Image above by Sean Pavone /

It should be apparent by now that when you ask a community as wide as the Internet for a bit of support, a large proportion of it will turn around and bite you in the ass. Apparently the New York City Police Department had not learnt this lesson and have now become the latest online laughing stock.

In a feeble attempt to reach out to the community and do a bit of PR, NYPD asked its followers on Twitter to post photos of themselves together with police officers using the hashtag #myNYPD. The response was swift and brutal.

NYPD Twitter Campaign Fails Miserably
Badge image by stephen mulcahey /

Followers immediately hijacked the hashtag and started posting pictures of police brutality or gross misconduct instead. One follower posted a picture of an officer pulling the hair of a person who appears to be under arrest, with the text: “The #NYPD will also help you de-tangle your hair.”

NYPD Deputy Chief Kim Y. Royster defended the Twitter campaign and didn’t see it as a backlash, even though the response to it was unexpected.

“The NYPD is creating new ways to communicate effectively with the community. Twitter provides an open forum for an uncensored exchange and this is an open dialogue good for our city,” Royster said.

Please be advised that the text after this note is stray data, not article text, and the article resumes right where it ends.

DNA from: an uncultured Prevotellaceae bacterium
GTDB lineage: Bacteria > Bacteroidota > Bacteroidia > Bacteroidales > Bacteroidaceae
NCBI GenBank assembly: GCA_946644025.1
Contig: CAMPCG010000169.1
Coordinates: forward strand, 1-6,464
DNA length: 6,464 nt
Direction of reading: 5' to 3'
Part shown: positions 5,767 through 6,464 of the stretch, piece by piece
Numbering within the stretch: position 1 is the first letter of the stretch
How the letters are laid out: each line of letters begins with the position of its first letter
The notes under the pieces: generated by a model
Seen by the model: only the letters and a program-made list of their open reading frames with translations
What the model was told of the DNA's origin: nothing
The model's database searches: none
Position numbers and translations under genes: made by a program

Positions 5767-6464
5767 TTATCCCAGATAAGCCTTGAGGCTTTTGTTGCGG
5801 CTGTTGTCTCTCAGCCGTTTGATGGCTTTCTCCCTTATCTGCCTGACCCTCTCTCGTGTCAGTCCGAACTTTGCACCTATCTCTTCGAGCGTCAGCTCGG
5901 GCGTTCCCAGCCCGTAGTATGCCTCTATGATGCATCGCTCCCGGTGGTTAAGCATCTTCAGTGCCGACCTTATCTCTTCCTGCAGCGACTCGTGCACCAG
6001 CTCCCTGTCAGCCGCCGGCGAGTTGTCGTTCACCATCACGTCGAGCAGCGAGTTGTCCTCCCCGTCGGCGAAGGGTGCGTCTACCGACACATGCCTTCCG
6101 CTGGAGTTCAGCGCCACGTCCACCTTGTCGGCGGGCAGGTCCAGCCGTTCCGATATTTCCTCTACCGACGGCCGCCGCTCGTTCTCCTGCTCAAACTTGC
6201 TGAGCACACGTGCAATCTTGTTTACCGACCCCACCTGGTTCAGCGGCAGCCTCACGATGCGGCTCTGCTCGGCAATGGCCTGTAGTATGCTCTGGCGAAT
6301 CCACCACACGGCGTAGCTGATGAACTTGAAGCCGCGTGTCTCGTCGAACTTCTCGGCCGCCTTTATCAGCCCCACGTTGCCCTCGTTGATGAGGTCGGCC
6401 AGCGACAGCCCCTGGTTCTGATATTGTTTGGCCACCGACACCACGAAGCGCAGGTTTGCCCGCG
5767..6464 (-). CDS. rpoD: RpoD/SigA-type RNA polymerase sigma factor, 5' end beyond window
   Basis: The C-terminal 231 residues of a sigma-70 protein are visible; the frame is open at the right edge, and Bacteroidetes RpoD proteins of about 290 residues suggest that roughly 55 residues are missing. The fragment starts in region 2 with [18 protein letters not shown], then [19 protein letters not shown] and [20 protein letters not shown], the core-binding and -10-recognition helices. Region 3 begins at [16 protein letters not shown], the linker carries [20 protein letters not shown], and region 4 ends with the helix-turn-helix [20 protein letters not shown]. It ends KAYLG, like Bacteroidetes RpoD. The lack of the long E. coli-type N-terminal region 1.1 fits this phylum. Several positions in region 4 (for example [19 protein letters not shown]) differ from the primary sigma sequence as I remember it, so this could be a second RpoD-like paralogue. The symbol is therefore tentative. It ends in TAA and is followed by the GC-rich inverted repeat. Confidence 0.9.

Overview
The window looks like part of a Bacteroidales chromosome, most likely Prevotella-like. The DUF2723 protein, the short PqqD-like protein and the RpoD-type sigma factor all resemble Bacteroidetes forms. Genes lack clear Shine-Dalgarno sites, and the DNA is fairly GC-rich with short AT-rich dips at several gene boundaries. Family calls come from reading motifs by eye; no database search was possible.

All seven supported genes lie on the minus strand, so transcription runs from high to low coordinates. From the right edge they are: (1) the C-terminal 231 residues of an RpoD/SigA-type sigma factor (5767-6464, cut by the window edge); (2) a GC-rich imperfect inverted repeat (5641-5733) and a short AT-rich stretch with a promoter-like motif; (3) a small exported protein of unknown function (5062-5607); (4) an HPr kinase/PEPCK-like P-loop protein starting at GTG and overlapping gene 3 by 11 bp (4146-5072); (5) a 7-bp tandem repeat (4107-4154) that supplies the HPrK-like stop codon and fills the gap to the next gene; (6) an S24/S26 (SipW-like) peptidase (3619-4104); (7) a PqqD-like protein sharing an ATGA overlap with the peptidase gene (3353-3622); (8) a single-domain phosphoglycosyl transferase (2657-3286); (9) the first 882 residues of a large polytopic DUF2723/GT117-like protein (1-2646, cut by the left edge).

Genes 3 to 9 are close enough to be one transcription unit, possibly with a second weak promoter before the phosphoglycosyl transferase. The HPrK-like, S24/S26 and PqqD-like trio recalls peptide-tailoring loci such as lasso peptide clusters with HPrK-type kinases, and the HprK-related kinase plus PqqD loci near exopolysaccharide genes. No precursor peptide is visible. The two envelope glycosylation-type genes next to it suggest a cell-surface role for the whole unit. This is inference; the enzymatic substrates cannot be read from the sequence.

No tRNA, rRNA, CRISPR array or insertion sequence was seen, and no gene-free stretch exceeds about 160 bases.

In all fairness, not all tweets were bad, there were even a few that defended the cops: “People are so lame, there’s a lot of good cops out there as well,” tweeted @annuhk.

There have already been a few spectacular failures on Twitter to learn from. Hashtags are often hijacked and used to trend a topic in ways its creators didn’t, but possibly should have predicted.

In September 2012, magazine Newsweek ran an article on Islam and instructed its readers to share their thoughts under the not-so-thought-through hashtag #MuslimRage. It was taken over by thousands who ridiculed the hashtag with the most hilarious tweets possible.

“Lost your kid Jihad at the airport. Can’t yell for him. #MuslimRage” and “The shawarma guys wraps my sandwich too tightly, so I have to rip off little pieces of paper bit by bit. #MuslimRage,” are just a few examples.

McDonalds also failed on Twitter in 2012 with the #McDstories hashtag, asking customers to share their favorite McDonalds memories. Countless horror stories of rude staff, hair in the food, insects, and food poisoning poured in. The campaign was yanked after only two hours.

Julian Moran Martz also responded to the NYPD hashtag and probably had the smartest thing to tweet: “Lesson number 1 about hashtags: just because you created one doesn’t mean you own it. #myNYPD.”

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